Consumers kept their cash--and credit cards--in their wallets in July as personal spending rose just 0.1 percent, while income increased 0.2 percent, the ""Bureau of Economic Analysis"":http://bea.gov/newsreleases/national/pi/2013/pdf/pi0713.pdf (BEA) reported Friday. Economists had expected income to grow 0.2 percent but thought spending would increase 0.3 percent.[IMAGE]
Income growth was held back largely due to wages and salaries, which were down almost $22 billion in July from June, after increasing $34.0 billion in June. Farm income, which had fallen for three straight months reflecting struggles with weather, improved a modest $6.2 billion in July, about 8 percent of the aggregate $73.8 billion drop in April, May, and June.
The weak increase in total personal spending followed a 0.56 percent gain in June.
Personal savings remained at 4.4 percent of disposable (after-tax) income.
By the numbers, income grew $14.1 billion, while spending was up $16.3 billion. In June, income grew $38.2 billion, while spending spiked $64.0 billion, the largest month-over-month increase since February, when spending rose $75.7 billion.
The personal income report measures all sources of income except capital gains. Wages and salaries generally account for just over 50 percent of total personal income.
Government transfer payments--Social Security, Medicare, Medicare, unemployment insurance, and veterans benefits--account for about 17 percent of personal income. In the aggregate, the payments rose about $4.3 billion, or 0.18 percent, in July from June.
Most of the spending increase in July was for goods, up $19.9 billion, while spending for services fell $3.2 billion. Spending on durable goods--typically big ticket items paid with borrowed funds--fell $2.5 billion, while spending on non-durable goods rose $22.4 billion. Spending on durable goods often serve as an indicator of consumer confidence.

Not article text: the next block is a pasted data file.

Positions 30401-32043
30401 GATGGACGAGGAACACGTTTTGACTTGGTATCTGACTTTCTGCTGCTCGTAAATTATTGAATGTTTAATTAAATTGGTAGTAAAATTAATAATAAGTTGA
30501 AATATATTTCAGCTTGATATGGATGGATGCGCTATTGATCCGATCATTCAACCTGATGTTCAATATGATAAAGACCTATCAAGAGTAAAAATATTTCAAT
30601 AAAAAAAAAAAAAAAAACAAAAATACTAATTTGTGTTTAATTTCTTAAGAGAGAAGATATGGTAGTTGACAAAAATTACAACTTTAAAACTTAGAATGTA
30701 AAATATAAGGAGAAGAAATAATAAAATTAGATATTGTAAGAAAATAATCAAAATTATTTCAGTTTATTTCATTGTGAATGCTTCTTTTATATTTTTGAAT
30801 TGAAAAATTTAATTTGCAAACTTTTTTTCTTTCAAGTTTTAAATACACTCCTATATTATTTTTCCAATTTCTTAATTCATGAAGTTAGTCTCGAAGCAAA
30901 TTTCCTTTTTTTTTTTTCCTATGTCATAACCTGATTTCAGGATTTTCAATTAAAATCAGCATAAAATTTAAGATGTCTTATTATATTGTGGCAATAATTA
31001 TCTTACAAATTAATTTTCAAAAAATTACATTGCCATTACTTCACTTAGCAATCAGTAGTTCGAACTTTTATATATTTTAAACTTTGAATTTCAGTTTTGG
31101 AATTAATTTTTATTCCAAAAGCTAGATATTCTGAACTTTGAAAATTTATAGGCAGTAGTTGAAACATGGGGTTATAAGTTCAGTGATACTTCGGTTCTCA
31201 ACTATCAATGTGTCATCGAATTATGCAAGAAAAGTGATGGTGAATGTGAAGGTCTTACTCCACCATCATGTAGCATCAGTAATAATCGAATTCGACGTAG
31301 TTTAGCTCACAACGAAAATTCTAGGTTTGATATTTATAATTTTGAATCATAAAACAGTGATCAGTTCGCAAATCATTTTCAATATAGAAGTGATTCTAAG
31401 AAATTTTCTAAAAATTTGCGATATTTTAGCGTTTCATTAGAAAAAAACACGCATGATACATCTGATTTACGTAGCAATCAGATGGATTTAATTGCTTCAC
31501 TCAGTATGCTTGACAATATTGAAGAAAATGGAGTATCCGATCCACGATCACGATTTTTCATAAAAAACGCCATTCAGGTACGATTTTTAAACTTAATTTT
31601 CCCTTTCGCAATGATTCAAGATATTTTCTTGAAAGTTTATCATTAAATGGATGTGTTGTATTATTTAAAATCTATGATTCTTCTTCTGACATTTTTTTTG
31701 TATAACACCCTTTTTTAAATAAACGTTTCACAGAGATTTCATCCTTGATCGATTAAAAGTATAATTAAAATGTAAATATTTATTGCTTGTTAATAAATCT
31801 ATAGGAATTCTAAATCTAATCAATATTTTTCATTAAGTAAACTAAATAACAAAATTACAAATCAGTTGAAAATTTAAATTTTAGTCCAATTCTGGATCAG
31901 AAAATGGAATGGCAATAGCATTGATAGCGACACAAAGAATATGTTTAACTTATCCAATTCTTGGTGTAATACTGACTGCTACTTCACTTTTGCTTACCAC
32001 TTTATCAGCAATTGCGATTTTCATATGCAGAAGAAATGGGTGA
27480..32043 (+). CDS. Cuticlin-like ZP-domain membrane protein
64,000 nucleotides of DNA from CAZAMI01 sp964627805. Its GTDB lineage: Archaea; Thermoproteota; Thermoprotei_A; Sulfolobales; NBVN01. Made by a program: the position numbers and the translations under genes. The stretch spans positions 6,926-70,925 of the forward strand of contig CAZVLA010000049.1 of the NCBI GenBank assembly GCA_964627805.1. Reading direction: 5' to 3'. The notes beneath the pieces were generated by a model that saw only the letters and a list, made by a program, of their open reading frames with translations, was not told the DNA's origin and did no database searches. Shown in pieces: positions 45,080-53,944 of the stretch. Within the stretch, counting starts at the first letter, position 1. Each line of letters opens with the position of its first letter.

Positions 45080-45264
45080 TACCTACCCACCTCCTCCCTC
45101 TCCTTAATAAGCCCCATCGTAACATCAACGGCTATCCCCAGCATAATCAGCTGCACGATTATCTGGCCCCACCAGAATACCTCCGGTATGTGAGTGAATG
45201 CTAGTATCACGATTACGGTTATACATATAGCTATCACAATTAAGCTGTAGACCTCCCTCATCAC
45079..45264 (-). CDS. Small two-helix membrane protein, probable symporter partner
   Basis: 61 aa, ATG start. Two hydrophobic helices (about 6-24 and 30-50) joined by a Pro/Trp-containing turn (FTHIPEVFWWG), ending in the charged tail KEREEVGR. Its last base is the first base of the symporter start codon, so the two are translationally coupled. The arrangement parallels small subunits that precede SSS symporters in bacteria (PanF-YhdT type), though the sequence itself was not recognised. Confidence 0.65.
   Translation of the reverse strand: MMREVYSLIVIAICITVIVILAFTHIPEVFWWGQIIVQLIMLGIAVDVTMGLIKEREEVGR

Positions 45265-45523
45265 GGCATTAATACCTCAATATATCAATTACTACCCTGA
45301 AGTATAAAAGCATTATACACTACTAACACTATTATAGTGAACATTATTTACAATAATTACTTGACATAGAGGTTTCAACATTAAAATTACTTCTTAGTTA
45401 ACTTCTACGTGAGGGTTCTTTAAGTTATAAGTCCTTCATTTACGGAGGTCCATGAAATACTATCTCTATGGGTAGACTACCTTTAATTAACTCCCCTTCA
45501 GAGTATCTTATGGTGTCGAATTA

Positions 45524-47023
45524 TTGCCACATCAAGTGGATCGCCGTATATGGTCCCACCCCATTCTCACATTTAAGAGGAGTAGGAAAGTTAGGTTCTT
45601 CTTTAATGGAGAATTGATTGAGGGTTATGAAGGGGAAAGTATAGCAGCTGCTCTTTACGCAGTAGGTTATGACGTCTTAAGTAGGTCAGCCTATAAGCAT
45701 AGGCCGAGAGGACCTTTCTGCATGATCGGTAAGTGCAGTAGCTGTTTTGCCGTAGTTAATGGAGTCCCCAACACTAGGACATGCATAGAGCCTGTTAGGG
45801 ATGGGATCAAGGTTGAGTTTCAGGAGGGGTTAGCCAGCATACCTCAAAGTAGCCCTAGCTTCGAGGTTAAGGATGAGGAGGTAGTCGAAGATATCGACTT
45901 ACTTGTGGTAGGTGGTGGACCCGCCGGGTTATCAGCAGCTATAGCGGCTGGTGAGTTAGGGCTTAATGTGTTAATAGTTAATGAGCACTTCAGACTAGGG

Consumer spending is about 70 percent of the nation's economy, so this report for the first month of the quarter offers the first glimpse into third quarter gross domestic product. BEA Thursday reported GDP for the second quarter improved at a seasonally adjusted annual rate of 2.5 percent.
BEA also reported the personal consumption price index--which tracks spending not price as the consumer price index does--increased less than 0.1 percent in July, compared with an increase of 0.2 percent in June. Year-over-year, the index is up 1.4 percent. Excluding food and energy, the index rose 0.1 percent in July, compared with 0.2 percent in June, and is up 1.2 percent in the last year.
The PCE price index is often considered the Federal Open Market Committee's favored inflation measure since it reflects prices paid and not just posted.
Then Fed has set a target of 2.0 percent for inflation as a trigger--along with a 6.5 percent unemployment rate--for phasing out its monetary policy designed to stimulate the economy.
_Hear Mark Lieberman next Friday on P.O.T.U.S. radio, Sirius-XM 124, at 6:20 a.m. Eastern._